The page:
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Why Fortnite dodging the Google Play store “treasure” makes no one favors

Sometimes it's hard not to feel a sense of sympathy for Google. Yes, 800 billion dollars, monopolist, formerly "do not…

Sometimes it’s hard not to feel a sense of sympathy for Google. Yes, 800 billion dollars, monopolist, formerly “do not be hurt”, tax-defying Google. This summer, it received a £ 3.8 billion fine from the EU, in part to force answering machines to bundle Google services on their Android phones.

Just a few weeks later, the biggest game on the whole planet Fortnite – decided to joke the Google Play store and make its app available as a direct download because Android is an “open platform.” Talk about getting whacked from both sides.

Fortnite is undoubtedly the most high-profile app to avoid the Play Store. The game generated more than $ 1

00 million ($ 78 million) in its first 90 days on the Apple App Store (where it has nothing but to follow) and is on track to earn more than $ 2 billion ($ 1.5 billion) kronor) on all platforms this year according to Bloomberg. It’s even more gobsmacking when you consider the game to be free – all as revenues are raised from non-essential cosmetic additions.

READ NEXT: There is a Trojan malware that mimics the Google Play Store [19659002] Of course, these zeroes after the dollar sign are the main reason that Epic Games would not put Fortnite in the Play Store. As Epic’s CEO, Tim Sweeney, explained to VentureBeat he was not keen to hand over a 30% reduction of all Fortnite revenues to Google. “If you look at it, the shops on smartphone platforms actually make very little,” he claimed. “They place ads in front of your game. When you search for Fortnite on iOS, you often get PUBG or Minecraft ads. The one who bought that ad in front of us is the best result when looking for Fortnite . It’s just a bad experience. “

Sweeney is right, it’s not a good experience – but nowhere as bad as the experience he exposes players and their parents to.

Instead of using the Play Store, they encourage players to install Fortnite directly from the Epic site. It’s very good if you are a grown-up adult who is streetwise enough to go straight to the Epic Games website, but not that smart if you are among the millions of eightyears upwards who will try to download games.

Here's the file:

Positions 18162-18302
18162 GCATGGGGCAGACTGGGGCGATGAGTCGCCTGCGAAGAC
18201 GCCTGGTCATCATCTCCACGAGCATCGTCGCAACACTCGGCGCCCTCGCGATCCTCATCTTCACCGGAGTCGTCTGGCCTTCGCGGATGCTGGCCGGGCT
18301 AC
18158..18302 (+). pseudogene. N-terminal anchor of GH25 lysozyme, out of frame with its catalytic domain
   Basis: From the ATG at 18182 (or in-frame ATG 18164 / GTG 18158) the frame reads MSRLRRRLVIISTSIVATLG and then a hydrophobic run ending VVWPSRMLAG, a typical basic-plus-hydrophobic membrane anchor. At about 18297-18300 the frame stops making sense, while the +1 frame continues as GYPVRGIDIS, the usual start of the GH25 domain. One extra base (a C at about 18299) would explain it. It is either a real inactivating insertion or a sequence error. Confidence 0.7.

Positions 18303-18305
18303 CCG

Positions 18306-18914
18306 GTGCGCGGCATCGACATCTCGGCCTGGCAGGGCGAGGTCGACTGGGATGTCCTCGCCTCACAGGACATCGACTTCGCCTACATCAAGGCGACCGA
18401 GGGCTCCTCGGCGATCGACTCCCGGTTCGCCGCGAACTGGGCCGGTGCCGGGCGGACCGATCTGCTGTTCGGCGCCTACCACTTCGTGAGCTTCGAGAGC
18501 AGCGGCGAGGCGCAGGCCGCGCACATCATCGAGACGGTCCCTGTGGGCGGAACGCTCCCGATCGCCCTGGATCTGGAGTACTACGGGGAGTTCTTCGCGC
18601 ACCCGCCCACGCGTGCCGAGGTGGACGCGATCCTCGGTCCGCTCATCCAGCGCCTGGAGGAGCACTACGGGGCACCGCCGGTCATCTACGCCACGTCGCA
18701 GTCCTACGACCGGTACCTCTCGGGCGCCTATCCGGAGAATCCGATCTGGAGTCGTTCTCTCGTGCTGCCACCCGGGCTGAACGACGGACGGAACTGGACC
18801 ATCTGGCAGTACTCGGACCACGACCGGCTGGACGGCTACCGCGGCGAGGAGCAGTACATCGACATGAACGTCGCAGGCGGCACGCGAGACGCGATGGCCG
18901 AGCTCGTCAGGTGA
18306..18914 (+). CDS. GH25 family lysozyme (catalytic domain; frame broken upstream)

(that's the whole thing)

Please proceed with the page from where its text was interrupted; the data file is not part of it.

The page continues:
Whether there are questionable videos, phishing attacks or fake text messages, the kids will be lulled to download “Fortnite” from all types of iffy sources. It already happens and it will explode. Epic strategy is that Christmas comes early for the cheats.

It’s getting worse. To purchase all costumes, dances and other digital accoutrements that make Fortnite Fortunes, parents can not rely on the payments they have already created with the Google Play Store. The password-protected credit ratings they buy for their children are now useless. From now on, they must provide credit cards or PayPal data again in Fortnite – provided that “Fortnite” the children have downloaded is genuine and not a cracked version delivered by an attacker. The rip-off potential is huge.

READ NEXT: The Best Games on the Google Play Store

And while Sweeney talks about the bad experience of the Google Play Store, it’s not as bad as the experience I had when I tried to install Fortnite on my Samsung Galaxy S7. I did not get more than five seconds in my first attempt to install the game before i was fought with an “Installation Failed” message, “LIBRARY-IN-NOMETADATA” warning. Reply to a postcard.

When Sweeney claims that mobile apps make “very little” for their 30%, he’s wrong

The second and third trials went on through the process, at least when the screen there you have to lower the phone’s security so that this ” unknown app “can go through but not successfully completed. “App not installed” was the bold message I was left to work with. Only in the fourth attempt, when I had cleared some storage space on my phone, I installed the game properly. I’ve never met such blockballs with games from the Play Store, where the installation of snafus and storage spaces is deleted before the game is evenly listed.

So, when Sweeney claims that mobile apps make “very little” for their 30%, he’s wrong. First, they give consumers greater security – download something from the official store and you can be pretty sure it’s genuine (although app stores can do much more to expel imposter). Secondly, they provide an installation experience that does not leave you staring at confusing error messages or miss over worrying messages to release security.

READ NEXT: Google Project Fuchsia, Android’s hush-hush successor

] But most of all, it’s 30% to drive the largest mobile operating system on Earth. It costs serious money to develop a mobile operating system, to encourage mobile phone manufacturers to use it and build a development community. Sweeney seems to believe he is entitled to free driving.

If more major app developers follow Fortnite ‘s example, I would not be surprised if Google took the Apple route and banned pageless apps on Android phones, giving Epic no choice but to pay what percentage Google chooses to have his game in the store. Adding a gun to Google’s head is a bad idea, even for a shoot-em-up.

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